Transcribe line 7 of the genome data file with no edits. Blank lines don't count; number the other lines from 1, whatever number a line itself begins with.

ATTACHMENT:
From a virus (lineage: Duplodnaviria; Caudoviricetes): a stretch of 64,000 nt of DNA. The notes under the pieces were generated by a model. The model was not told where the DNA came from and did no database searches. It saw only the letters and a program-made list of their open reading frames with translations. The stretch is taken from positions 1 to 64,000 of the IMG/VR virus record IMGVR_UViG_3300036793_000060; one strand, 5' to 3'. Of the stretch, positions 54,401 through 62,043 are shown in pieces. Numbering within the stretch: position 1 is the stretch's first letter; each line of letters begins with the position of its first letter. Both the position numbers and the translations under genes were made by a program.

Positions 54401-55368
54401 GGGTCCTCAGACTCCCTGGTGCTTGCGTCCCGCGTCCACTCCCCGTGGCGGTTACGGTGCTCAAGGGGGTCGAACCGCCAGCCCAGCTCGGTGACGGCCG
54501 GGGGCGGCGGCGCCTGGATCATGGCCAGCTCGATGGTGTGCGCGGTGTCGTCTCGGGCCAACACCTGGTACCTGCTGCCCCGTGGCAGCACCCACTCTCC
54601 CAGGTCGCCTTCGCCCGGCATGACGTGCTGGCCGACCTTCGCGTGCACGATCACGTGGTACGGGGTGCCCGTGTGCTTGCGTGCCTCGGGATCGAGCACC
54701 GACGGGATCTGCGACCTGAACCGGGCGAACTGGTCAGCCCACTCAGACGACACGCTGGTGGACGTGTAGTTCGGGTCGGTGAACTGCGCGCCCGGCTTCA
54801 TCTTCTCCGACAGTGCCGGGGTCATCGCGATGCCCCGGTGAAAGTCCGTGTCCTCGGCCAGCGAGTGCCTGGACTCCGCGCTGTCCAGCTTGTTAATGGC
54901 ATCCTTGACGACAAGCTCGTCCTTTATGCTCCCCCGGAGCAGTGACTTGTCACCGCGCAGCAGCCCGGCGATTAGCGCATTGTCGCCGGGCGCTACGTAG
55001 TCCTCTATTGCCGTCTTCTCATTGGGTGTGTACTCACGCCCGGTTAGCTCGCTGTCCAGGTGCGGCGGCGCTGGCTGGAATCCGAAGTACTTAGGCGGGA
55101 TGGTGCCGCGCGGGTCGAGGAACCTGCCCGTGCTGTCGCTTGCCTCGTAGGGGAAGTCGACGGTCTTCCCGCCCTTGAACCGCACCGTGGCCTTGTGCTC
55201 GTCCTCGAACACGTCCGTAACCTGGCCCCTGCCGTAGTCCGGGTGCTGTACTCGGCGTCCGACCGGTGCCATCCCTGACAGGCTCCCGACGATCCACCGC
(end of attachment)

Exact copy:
54801 TCTTCTCCGACAGTGCCGGGGTCATCGCGATGCCCCGGTGAAAGTCCGTGTCCTCGGCCAGCGAGTGCCTGGACTCCGCGCTGTCCAGCTTGTTAATGGC